Western District may nix court-annexed arbitration

The Western District of Michigan is taking comments on a proposed local court rule amendment that would eliminate court-annexed arbitration as a means of alternative dispute resolution.

Administrative Order No. 12-028 explains:

[T]his Court hereby gives notice of its consideration of amendments to Local Civil Rule 16, to eliminate reference to court-annexed arbitration.

The Court’s experience with alternative means of dispute resolution in this district shows that attorneys and clients rarely resort to court-annexed arbitration, as they prefer other methods of dispute resolution, especially voluntary facilitative mediation.

After consulting with this Court’s Standing VFM/ADR Advisory Committee, the Court has concluded that court-annexed arbitration should no longer be offered as a method of alternative dispute resolution in this district.

Send comments by April 23 to:

Tracey Cordes, Clerk
United States District Court
399 Ford Federal Building
110 Michigan, N.W.
Grand Rapids, MI 49503

The court will act on the matter at its June 2012 meeting.

Western District suspends bankruptcy lawyer

Southfield bankruptcy attorney Jeffrey David Thav has been suspended from practice for one year in the U.S. District Court for the Western District of Michigan.

A three-judge panel issued the suspension after concluding that Thav

failed to meet the basic practice standards of this District in failing to show up for hearings on repeated occasions and despite multiple warnings from more than one Bankruptcy Judge in this District.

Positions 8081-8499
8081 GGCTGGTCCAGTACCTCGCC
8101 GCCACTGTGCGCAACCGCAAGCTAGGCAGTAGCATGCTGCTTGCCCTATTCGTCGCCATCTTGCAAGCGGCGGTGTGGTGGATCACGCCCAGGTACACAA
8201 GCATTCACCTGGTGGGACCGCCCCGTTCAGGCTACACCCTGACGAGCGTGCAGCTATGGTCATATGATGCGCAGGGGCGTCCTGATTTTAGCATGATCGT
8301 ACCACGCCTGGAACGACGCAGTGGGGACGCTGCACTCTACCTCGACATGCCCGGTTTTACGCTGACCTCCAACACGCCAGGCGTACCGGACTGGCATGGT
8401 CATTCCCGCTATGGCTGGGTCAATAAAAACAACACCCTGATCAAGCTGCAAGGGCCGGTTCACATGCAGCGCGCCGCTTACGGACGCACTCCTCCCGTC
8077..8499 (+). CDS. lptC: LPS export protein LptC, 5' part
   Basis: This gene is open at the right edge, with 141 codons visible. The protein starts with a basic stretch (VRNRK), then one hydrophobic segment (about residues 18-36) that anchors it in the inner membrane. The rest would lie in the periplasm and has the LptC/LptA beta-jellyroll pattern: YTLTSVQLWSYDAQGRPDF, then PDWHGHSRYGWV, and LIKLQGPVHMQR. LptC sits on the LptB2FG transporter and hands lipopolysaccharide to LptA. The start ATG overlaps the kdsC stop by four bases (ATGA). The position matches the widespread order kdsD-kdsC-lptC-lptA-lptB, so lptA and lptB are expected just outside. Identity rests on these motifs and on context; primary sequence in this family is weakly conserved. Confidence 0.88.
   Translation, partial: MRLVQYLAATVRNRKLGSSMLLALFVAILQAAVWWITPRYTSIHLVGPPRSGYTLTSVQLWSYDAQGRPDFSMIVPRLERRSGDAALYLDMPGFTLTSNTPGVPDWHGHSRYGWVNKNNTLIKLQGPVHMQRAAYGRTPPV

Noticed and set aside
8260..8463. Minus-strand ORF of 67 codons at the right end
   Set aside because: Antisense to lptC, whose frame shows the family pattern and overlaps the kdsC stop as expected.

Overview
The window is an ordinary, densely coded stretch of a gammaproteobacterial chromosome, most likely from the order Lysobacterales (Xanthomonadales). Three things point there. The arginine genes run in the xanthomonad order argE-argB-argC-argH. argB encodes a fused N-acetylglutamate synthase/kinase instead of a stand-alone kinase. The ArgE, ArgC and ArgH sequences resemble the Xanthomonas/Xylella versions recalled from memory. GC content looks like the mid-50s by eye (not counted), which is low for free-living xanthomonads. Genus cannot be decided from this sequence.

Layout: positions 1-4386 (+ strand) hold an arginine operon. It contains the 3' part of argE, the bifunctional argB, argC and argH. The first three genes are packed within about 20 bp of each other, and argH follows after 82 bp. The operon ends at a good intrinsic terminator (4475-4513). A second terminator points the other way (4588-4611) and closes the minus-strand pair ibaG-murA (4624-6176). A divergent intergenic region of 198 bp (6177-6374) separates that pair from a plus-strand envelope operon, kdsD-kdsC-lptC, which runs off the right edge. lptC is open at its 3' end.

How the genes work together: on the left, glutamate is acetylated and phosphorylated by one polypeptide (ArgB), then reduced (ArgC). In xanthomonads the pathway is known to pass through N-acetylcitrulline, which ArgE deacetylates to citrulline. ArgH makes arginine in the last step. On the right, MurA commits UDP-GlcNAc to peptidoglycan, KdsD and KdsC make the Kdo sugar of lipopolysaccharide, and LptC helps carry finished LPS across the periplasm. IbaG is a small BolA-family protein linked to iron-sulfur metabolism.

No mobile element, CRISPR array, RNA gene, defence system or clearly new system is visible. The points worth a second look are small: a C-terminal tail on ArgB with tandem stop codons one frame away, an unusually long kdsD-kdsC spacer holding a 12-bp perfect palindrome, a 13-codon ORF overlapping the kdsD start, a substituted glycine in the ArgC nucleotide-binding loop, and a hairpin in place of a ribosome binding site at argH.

Thav had been on an informal probation, designed by Bankruptcy Judge Scott Dales to address Thav’s failure to appear for scheduled hearings. The informal probation was lifted, after which Thav missed more scheduled hearings, prompting disciplinary proceedings under the Western District’s Local Rule 83.1(k).

Other matters involving Thav “illustrates an underlying practice management problem that is at the root of why the panel believes a one-year suspension is necessary.”

The panel noted Thav’s late payment of court fees.

On no less that forty-two occasions over less than ten months[,] payments from Attorney Thav’s office were significantly late, even when the fees at issue had been collected in advance from the client

Thav’s required fee disclosures “in several matters appeared inaccurate, or at least incomplete, in some material aspects,” according to the panel’s order.

The panel also noted that Thav

who lives and works outside the [Western] District[,] [had] some kind of arrangement with an attorney who lived and worked in the Western District to cover [Thav’s] hearings in the [Western] District.

It did not appear, however, that the arrangement was disclosed to or approved by the affected clients.

Thav was engaged in a multi-district bankruptcy practice but was unable to meet the Western District’s “basic practice standards,” said the panel.

A one-year suspension will give Attorney Thav an opportunity to consolidate his practice, concentrate his resources and build his legal and management skills to the point where he may well be able to handle a multi-district practice that includes … [the Western] District … .

The case is In the Matter of Attorney Jeffrey David Thav. Administrative Order 12-019.

Western District proposes local court amendments

Beginning June 1, 2012, the U.S. District Court for the Western District of Michigan will require electronic filing of civil complaints under a proposed amendment to the court’s local rules.